Snap judgements on the three Chelsea players who failed to advance from the round of 16

Quinn Rooney

We started with a club record 17 players in Brazil. Somewhere along the line, we picked up Cesc Fabregas and dropped David Luiz, the overall number staying constant. Ten had gone on to the knockout round. Seven of those ten (spread across Brazil, Germany, and Belgium) have made it into the quarterfinals; three are coming home (or, to be more specific, going on holiday). These are their stories.

While the most these players would have played would be four matches, which is a tiny sample in comparison with the rest of their seasons past, nobody's career has ever been hurt by a good performance on the world's biggest stage. Conversely, while nobody's career has ever been destroyed by a few bad games, when all eyes are on you, it's the perfect time to step up and the worst time to choke up. With that in mind, onwards with the snap judging!

KENNETH OMERUO
Nigeria, 4 app. (360 min.)

A second consecutive outstanding big international tournament performance from the 20-year-old, dealing with the likes of Edin Dzeko, Karim Benzema, and Gonzalo Higuain with varying degrees of success ranging from acceptable to superb often without any cohesive help from his fellow center backs and full backs.  He's in fact being touted as one of the front-runners for the Young Player Award alongside Paul Pogba, Raphael Varane, and maybe a few others.  Not bad company to keep.

It's hard to conceive of Chelsea keeping both Omeruo and Kurt Zouma around for the season.  In the end, maybe both of them will go out on loan, but certainly at least one.  These four games might just have given Omeruo that extra edge needed to stick around Stamford Bridge for 2014-15.

MIKEL
Nigeria, 4 app. (360 min.)

It was a strange World Cup for Mikel and Nigeria overall.  Perhaps it was the quality of opposition that made them play so conservatively (unlike in last year's Africa Cup of Nations or even the Confederations Cup).  Though Iran shouldn't be scaring the African champions like that, especially when they can boast the power and pace in attack that they do.  Regrettably, Mikel didn't get to play the more advanced number 10-ish role that he normally does for the Super Eagles.  Instead, what we saw was basically Chelsea-Mikel out there, staying back, playing safely, providing presence, strength, and positioning while shielding the defense.  As one would expect, he did just fine in this role.  But, more was expected.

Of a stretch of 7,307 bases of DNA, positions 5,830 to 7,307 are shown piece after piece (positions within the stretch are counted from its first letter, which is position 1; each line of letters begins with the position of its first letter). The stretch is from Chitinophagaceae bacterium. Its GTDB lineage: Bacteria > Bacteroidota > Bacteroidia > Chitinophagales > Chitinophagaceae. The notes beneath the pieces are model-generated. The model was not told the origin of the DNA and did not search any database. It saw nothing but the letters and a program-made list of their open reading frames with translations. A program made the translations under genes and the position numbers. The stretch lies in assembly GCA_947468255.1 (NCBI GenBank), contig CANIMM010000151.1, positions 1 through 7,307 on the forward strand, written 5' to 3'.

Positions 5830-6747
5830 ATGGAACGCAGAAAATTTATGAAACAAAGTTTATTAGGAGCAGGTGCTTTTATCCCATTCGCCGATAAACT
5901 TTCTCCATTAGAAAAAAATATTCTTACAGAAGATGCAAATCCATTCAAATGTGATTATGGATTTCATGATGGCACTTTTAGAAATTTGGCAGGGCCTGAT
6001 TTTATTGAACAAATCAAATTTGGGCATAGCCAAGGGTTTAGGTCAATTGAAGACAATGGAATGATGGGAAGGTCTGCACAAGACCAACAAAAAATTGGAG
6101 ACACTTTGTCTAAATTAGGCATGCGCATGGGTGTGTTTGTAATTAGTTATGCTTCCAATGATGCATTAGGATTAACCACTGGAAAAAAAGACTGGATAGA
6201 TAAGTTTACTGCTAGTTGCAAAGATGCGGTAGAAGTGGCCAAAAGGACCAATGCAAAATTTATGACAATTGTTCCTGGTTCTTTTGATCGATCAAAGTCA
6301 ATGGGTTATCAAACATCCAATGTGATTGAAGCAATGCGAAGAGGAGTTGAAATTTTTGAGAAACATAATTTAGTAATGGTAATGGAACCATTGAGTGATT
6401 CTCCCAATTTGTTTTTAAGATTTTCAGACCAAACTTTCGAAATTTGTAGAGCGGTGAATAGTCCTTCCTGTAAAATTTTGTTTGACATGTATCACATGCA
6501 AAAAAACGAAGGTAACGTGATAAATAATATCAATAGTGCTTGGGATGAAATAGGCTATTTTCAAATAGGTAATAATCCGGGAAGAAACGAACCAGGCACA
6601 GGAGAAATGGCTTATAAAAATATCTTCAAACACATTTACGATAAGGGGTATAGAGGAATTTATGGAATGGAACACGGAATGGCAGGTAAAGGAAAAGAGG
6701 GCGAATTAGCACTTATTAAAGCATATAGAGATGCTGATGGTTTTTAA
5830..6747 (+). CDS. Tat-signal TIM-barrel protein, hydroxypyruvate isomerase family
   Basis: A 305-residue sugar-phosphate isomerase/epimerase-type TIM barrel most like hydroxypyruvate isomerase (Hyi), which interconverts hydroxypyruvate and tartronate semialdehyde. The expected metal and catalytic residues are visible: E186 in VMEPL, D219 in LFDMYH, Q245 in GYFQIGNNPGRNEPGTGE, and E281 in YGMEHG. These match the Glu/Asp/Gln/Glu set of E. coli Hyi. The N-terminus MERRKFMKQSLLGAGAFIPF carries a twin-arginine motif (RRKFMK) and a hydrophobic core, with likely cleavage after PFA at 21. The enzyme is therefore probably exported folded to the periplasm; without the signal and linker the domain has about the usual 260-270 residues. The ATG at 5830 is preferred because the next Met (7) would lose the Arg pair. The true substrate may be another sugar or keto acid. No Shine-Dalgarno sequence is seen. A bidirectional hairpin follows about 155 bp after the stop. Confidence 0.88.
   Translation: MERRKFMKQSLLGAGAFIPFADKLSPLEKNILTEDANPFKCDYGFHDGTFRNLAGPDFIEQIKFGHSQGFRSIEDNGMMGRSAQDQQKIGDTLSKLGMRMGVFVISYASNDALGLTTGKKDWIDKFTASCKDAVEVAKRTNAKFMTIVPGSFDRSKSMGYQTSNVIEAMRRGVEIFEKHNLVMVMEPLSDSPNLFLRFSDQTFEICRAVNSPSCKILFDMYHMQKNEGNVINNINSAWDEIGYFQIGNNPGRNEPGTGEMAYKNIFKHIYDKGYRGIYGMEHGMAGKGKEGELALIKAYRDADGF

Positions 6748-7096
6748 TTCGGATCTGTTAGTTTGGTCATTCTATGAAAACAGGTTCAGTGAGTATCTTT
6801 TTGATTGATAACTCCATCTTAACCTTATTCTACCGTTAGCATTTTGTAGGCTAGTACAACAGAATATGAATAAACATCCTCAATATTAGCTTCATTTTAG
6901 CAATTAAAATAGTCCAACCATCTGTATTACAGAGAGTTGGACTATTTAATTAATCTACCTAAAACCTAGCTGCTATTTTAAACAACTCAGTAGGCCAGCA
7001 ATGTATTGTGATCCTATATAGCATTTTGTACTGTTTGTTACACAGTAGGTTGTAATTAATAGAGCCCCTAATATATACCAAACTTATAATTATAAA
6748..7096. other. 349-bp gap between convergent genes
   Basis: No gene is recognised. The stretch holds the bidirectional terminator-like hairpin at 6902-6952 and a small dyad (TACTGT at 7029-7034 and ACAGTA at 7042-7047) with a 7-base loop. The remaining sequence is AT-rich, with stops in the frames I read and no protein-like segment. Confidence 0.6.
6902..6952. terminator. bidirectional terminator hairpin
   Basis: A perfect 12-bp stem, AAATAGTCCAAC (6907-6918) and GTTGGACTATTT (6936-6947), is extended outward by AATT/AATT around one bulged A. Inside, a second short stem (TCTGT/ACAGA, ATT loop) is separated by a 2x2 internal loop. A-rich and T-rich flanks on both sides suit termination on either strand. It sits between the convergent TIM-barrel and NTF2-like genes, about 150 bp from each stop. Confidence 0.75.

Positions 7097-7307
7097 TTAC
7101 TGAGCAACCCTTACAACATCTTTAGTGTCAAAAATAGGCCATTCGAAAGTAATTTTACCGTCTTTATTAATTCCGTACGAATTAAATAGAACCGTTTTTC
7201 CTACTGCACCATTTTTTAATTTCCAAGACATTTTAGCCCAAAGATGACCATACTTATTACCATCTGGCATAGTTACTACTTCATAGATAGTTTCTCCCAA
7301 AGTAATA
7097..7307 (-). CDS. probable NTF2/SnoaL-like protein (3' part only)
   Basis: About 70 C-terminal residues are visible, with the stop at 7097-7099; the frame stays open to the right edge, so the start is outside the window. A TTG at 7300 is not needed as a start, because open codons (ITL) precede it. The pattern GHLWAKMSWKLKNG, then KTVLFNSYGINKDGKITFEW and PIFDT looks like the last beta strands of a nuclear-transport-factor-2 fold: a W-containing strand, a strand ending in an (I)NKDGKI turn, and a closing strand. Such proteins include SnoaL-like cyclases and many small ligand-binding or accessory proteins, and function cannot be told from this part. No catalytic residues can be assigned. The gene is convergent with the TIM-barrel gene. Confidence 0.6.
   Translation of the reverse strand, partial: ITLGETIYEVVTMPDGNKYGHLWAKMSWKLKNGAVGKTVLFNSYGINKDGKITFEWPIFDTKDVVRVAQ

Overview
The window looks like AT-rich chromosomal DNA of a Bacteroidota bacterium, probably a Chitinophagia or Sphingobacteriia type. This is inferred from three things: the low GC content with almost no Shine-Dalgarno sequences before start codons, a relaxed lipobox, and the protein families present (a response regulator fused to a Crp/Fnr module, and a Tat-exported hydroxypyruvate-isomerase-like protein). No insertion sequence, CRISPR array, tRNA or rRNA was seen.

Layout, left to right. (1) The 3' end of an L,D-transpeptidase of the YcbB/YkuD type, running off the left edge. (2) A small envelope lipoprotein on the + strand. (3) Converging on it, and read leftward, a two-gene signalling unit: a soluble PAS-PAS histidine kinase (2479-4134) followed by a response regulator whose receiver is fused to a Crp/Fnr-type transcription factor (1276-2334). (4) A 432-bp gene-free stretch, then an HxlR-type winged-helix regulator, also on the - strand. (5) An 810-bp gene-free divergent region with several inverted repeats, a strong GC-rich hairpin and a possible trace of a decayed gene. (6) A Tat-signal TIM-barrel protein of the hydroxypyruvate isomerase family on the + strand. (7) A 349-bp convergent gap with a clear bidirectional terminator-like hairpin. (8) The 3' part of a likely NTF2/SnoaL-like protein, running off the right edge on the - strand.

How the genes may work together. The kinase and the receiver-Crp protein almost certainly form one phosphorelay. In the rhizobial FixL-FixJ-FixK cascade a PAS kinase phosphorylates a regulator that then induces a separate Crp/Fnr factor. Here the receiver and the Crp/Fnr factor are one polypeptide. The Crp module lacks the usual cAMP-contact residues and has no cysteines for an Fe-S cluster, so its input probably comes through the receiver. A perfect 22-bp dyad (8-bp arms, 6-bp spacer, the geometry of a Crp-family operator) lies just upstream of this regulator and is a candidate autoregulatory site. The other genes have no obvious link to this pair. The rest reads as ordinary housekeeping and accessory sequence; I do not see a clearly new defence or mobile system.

VICTOR MOSES
Nigeria, 2 app. (141 min.)

It was an even stranger and even more disappointing World Cup for Moses than Mikel.  He started the first and last games, while going completely unused for the middle two thanks to a combination of vague injury, media misunderstanding, and possible training ground conflict with head coach Stephen Keshi.  At least he ended his tournament on a personal good note, showing against Argentina in the knockout round that maybe he hasn't completely regressed to useless.  Still, after an indifferent season and World Cup, right now Moses's ceiling looks to be that of a direct, strong and pacy winger who severely lacks any consistent end-product.  He's still fairly young at 23 (and a half), but the clock is starting to tick ever louder; time is running out faster and faster on making that next step in his development.  It's high time to move off the 'Go' square that was that performance for Wigan Atheltic when he repeatedly made fools of Branislav Ivanovic.

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